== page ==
The science, technology, engineering and mathematics (STEM) community has historically been male-dominated. There pertains a lack of minorities in the STEM field in terms of sexuality, gender and race.
Richard Rachman, Biology major with an emphasis in ecology and evolution, formed QueerSTEM when he saw clubs like Women in Science and wanted the queer equivalent.
Rachman, who studies dendrochronology, says that it is hard to bring conversation from the LGBTQ+ community into the science community and vice versa. Rachman calls these “dead conversations.” When he refers to his partner in a science space, fewer people will engage or continue the conversation.
Rachman also said that for ecology conventions there is a push for “macho outdoorsy white guys,” but not every ecology student fits this mold. He finds that there is a specific standard the students in the STEM community must hold themselves too.
QueerSTEM was started to challenge the heteronormativity that is weaved into the STEM fields. The club aspires to bring the conversations of the LGBTQ+ and the STEM community into one dialogue.
“Typically, when anyone thinks of a scientist they think of an old, white, straight guy and that’s just the unfortunate fact,” Rachman said. “We’re trying to change that or at least get the dialogue going.”
The club was organized in February 2017 with the hopes of creating proper representation of the LGBTQ+ community and give people in STEM majors a place where they can relate to one another no matter how they identify.
“Our mission is to create a community of discussion and issues that LGBT scientists face within their field as well as LGBT issues from a scientific lens,” said Rachman.
QueerSTEM encompass’s all STEM majors, including psychology and sociology, but the club isn’t exclusive to STEM majors and people in the LGBTQ+ community. Betty Olazabal, the treasurer of QueerSTEM, stresses this idea. She encourages anyone to stop by the meetings, including people who are only interested in the discussions.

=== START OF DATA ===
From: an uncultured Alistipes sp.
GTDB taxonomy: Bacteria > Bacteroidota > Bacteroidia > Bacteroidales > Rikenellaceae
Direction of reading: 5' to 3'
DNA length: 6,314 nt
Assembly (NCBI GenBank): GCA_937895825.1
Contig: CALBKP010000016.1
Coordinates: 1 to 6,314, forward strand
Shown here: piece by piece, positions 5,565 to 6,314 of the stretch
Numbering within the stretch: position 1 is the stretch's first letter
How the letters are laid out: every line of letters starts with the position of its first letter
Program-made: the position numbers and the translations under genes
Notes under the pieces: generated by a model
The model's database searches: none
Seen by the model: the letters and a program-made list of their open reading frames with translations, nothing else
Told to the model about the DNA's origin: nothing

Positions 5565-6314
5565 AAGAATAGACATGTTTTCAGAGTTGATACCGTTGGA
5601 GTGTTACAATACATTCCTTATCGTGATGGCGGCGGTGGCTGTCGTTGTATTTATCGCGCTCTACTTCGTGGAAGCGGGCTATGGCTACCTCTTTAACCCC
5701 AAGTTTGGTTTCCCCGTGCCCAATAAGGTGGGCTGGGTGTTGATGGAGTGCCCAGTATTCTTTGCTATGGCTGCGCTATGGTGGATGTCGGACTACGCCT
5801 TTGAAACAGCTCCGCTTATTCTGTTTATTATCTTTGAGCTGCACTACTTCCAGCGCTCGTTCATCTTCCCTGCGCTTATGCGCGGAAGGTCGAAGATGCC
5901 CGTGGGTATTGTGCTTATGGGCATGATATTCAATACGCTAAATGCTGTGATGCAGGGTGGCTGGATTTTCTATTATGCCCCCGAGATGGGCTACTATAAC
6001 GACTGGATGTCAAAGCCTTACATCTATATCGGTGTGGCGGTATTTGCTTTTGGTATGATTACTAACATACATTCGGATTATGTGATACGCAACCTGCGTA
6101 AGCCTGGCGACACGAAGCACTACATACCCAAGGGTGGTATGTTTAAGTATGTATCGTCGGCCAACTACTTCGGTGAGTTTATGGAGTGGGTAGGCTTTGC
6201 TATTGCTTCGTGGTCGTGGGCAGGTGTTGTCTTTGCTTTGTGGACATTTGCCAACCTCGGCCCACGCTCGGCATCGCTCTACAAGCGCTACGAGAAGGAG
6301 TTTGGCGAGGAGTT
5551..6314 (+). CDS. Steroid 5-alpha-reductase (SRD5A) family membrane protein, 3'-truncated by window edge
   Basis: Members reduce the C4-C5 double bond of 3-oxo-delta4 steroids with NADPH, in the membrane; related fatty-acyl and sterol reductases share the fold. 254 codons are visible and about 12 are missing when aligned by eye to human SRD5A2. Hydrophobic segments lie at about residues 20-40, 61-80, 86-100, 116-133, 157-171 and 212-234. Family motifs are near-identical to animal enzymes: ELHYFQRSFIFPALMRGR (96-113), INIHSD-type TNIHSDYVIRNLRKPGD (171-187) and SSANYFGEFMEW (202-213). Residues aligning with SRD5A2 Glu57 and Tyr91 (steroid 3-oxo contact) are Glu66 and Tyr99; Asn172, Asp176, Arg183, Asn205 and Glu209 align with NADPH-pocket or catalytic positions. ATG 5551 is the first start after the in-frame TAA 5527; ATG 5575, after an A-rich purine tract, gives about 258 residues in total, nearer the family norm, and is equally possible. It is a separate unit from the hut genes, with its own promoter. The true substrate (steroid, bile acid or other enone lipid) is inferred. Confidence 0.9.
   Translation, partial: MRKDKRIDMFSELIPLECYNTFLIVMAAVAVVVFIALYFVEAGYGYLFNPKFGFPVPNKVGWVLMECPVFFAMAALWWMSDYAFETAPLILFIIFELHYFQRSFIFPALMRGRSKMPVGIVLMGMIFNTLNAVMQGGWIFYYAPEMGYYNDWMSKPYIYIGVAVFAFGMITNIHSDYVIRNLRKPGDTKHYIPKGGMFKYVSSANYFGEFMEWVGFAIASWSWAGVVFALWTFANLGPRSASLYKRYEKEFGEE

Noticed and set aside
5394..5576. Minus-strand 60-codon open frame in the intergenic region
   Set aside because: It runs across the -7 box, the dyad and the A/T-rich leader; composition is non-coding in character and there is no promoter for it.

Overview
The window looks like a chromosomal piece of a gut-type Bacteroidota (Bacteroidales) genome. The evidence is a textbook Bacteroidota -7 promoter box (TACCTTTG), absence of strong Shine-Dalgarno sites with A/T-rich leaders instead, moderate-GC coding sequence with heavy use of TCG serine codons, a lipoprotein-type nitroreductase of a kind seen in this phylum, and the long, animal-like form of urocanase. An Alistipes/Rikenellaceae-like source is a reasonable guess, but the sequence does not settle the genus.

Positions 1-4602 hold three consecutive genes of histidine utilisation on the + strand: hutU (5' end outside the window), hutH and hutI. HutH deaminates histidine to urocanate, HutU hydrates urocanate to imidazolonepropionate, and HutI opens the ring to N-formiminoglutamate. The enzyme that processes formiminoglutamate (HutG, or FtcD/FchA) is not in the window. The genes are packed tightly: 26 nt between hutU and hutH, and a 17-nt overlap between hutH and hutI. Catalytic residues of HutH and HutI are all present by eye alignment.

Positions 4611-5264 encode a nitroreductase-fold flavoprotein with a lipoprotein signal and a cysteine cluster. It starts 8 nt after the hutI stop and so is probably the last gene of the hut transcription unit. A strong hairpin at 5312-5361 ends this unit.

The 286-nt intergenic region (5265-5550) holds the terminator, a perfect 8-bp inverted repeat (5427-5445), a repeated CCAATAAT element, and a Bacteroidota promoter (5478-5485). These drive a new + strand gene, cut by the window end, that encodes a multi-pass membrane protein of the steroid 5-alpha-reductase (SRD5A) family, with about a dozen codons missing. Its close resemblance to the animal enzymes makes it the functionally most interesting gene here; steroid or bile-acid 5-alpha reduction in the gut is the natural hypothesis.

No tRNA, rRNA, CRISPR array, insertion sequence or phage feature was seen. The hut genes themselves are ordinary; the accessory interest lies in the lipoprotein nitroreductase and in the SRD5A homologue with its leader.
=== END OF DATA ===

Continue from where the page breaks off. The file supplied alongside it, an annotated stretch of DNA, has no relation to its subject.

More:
Olazabal studies Biology, a field that will pave her pathway to becoming a physician’s assistant. Born in Peru, Olazabal always attended schools that had a math and science emphasis.
Although being in the STEM community throughout her educational career, Olazabal admits that being a Latin woman in the community there is still moments of undermining and judgement. She also relates her physical appearance to how people in the STEM community might perceive her.
“I don’t want to dress [girly],” Olazabal said. “I’ve even thought about it, like when you go to interviews do I really have to dress girly? That’s not me but will they judge me a certain way because I’m not dressed girly?”
She admits that this is a thought that goes through her mind a lot. However, she doesn’t use this judgment as a form of discouragement on the contrary she uses it as fuel to prove people wrong. She chooses not to emphasize her sexuality in the STEM community, but she is very proud of her identity.
“I wouldn’t say that I’m like, ‘Hey I’m a science major and I’m gay’ it’s more like ‘I’m me and this is it,'” Olazabal said.
Olazabal and Rachman believe that an idea can’t move forward when you have the same opinion, diversity is the opportunity for different perspectives in science.
The club is currently working on themes of the month in which an article is sent out to club members, so they can bring their opinions to start discussions. This month, the club is focusing on the intersectionality of black and gay male athletes.
“If anybody else comes in and wants to learn and wants to hear out or wants to come to one meeting just to see what’s going on come along by it’s not anything bad,” Olazabal said. “Any major, any sexuality, any race, anything you can come by.”